Automotive trends, Auto industry trends, Automotive market research, Automotive market analysis, auto industry news

Not enough money to go around; Mercedes EQC news is good and bad; and cars that last a really long time. Please enjoy our auto industry and mobility briefing for 20th January to 26th January 2020. A PDF version can be found here.

Before you read the detail, what were my favourite stories of the past week…?

News is arranged by company and topic. Stories that apply to more than one company or topic are duplicated.

Find our archive here.


Chart Of The Week

Okay, so this isn’t something that we normally do, but I thought this was a cool chart. OEMs in Europe need to significantly increase sales of all-electric and plug-in hybrid vehicles in 2020 and 2021 and there is so much opinion flying around about whether customers will embrace or resist the change.

So, here is some real data… it’s from Germany; richer than most countries but also approximately 80 million people, so a decent sample size. In the large car segment (what I think of as D/E size, e.g. Audi A6, BMW 5-Series, Mercedes E-Class), hybrids went from 2% of registrations at the beginning of 2018 to 47% by the end of 2019. Maybe customers aren’t so averse after all if they like the overall product? Here’s the chart:

News about the major automakers

BMW (history)

  • Invested in electric motor developer Software Motor Companyas part of a $25 million round. (SMC)

Daimler (history)

  • Issued another profit warning, saying it would make €1.1 billion – €1.5 billion less because of losses from fines and court cases relating to diesel engine performance. The van division will make a whopping €(2.4) billion loss. (Daimler)
  • Reportedly dealing with substantial constraints on battery supply for the EQC, resulting from problems at the supplier (LG Chem) and high reject rates at Daimler’s own battery module plant. (Manager Magazin) Daimler said that it would make about 50,000 EQC in 2020, as planned. (Reuters)
  • Daimler and BYD are putting around $100 million in fresh funds into all-electric JV Denza. (Deal Street Asia)
  • Working with UBQ Materials to find possible uses for “climate positive” thermoplastics. (Green Car Congress)

FCA (history)

  • Foxconn reckons the first shipments of electric vehicles produced in partnership with FCA will start in 2022. (Nikkei)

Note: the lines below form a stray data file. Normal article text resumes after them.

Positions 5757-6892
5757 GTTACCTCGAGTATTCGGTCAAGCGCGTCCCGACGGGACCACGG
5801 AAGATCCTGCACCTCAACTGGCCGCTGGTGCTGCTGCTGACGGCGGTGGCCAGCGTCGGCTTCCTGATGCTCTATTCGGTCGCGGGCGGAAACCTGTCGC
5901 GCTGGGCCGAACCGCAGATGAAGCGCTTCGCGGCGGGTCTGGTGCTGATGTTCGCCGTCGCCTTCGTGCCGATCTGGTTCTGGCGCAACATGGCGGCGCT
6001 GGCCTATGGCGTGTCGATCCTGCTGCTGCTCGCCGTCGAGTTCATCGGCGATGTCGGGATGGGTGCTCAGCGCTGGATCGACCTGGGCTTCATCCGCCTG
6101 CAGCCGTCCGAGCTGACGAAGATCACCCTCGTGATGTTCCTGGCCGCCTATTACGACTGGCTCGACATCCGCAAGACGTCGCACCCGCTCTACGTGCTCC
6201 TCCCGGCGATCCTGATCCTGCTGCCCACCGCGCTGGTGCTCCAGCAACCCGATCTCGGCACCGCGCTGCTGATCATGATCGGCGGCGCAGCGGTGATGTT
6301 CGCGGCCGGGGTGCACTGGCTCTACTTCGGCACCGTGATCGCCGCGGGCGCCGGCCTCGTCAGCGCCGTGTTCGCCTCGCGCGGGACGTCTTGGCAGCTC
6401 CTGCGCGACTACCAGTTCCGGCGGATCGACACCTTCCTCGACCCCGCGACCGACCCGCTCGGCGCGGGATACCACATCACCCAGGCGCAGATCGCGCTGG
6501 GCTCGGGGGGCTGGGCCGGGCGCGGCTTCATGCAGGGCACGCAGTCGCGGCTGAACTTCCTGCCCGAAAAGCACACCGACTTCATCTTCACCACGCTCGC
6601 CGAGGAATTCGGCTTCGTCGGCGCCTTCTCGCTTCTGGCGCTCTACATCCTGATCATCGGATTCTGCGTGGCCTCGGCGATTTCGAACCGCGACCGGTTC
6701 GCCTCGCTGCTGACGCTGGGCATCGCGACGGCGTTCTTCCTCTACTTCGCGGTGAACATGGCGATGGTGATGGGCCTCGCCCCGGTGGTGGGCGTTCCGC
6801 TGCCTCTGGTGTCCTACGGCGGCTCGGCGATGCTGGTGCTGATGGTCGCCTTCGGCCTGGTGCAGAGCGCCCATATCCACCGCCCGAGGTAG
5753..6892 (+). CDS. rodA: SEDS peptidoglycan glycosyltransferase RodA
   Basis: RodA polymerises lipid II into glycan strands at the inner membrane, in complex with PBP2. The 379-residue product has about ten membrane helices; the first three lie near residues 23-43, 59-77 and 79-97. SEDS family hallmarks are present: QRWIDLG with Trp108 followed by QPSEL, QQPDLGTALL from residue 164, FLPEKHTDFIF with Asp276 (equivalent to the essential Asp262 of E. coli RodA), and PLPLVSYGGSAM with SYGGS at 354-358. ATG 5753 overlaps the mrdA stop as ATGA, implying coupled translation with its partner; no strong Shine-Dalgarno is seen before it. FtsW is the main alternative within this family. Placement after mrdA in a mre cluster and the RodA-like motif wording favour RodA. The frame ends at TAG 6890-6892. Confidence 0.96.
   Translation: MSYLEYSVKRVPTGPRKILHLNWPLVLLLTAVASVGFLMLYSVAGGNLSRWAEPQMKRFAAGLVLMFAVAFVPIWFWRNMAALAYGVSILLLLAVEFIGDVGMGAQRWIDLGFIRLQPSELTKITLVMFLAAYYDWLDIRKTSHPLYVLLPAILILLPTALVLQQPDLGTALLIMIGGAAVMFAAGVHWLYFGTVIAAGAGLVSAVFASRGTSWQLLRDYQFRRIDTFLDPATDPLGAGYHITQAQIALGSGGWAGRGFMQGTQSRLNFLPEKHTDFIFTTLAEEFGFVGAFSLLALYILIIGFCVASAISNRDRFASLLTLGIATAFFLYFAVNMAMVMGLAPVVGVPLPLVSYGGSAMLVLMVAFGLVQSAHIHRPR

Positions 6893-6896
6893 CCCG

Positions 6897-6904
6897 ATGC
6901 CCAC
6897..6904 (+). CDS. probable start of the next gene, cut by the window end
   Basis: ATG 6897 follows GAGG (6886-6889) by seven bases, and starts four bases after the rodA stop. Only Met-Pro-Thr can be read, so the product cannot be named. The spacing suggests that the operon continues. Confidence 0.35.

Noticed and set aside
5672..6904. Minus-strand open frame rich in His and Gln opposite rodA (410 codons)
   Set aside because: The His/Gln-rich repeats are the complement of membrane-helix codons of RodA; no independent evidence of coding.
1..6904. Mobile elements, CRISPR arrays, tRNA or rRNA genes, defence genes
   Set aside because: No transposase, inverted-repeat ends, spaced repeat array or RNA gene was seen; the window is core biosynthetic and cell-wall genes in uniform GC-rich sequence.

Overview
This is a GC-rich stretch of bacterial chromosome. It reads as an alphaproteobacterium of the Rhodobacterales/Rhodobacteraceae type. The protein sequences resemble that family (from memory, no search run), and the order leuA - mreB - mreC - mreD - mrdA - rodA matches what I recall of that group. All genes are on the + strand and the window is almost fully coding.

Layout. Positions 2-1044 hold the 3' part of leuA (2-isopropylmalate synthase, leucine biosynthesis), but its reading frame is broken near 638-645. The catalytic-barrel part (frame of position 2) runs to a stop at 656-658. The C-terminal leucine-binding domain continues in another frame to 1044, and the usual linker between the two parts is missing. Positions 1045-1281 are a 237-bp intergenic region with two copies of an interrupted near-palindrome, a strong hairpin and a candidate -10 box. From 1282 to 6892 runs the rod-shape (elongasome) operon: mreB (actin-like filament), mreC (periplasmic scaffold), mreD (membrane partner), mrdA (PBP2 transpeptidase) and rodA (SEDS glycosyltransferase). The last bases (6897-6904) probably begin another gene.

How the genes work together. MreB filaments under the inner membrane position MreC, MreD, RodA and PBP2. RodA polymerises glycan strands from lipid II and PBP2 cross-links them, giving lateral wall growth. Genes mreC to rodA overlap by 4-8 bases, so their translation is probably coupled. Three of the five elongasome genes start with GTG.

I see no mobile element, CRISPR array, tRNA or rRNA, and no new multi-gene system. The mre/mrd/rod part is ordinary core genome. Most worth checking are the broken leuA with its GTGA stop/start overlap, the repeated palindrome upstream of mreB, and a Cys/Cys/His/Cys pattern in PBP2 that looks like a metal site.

• Dutch authorities say that FCA and Suzuki vehicles (all equipped with FCA diesel engines) have breached emissions rules because of defeat devices. (Reuters)

Ford (history)

  • Updates in a spare parts database by over-eager analysts suggested that Ford’s next generation Mondeo will launch in 2021. (Autocar)
  • Ford executives said the all-electric Mustang Mach-E will be profitable immediately. (Business Insider)

Geely (includes Volvo) (history)

  • Expects that 20% of Volvo’s cars sold in EU markets this year will be plug-in hybrids and says that paying fines “shouldn’t be in the equation”, because the money is better spent investing in new products. (Bloomberg)
  • Warned that the UK line-up could be pared back if local market rules started to deviate considerably from EU-wide standards. (FT)
  • Volvo has received thousands of firm orders for the all-electric version of the XC40. (Volvo)

General Motors (history)

  • Unveiled the Cruise Origin, a collaboration with Honda, a driverless vehicle with room for six. GM says the car can last one million miles — albeit with some refurbishment and upgrades — and will cost half as much as a conventional electric SUV (a somewhat fuzzy definition that spans a range of $30,000 – $100,000). (GM) The vehicle will apparently be built at the Detroit-Hamtramck, USA, plant as part of a $2.2 billion investment to turn the plant into an electric-only facility. (GM)
  • Opening a new technical centre in Charlottle, USA, near to lots of NASCAR teams. (GM)

Hyundai / Kia (history)

  • Hyundai reported Q4 2019 revenue of 27.9 trillion KRW (about $23.7 billion), up 10.5% on a year-over-year basis. Operating income of 1.2 trillion KRW (about $1.1 billion) more than doubled. Full year revenue of 106 trillion KRW (about $90 billion) rose 9.3% from 2018, with operating income of 3.7 trillion KRW (about $3.1 billion). (Hyundai)
  • Kia’s Q4 2019 revenue of 16.1 trillion KRW (about $13.7 billion), up 16.5% on a year-over-year basis. Operating profit of 591 trillion KRW (about $500 million) was 55% higher. Full year revenue of 58 trillion KRW (about $49 billion) rose 7.3% from 2018, with operating profit of 2.0 trillion KRW (about $1.7 billion). (Kia)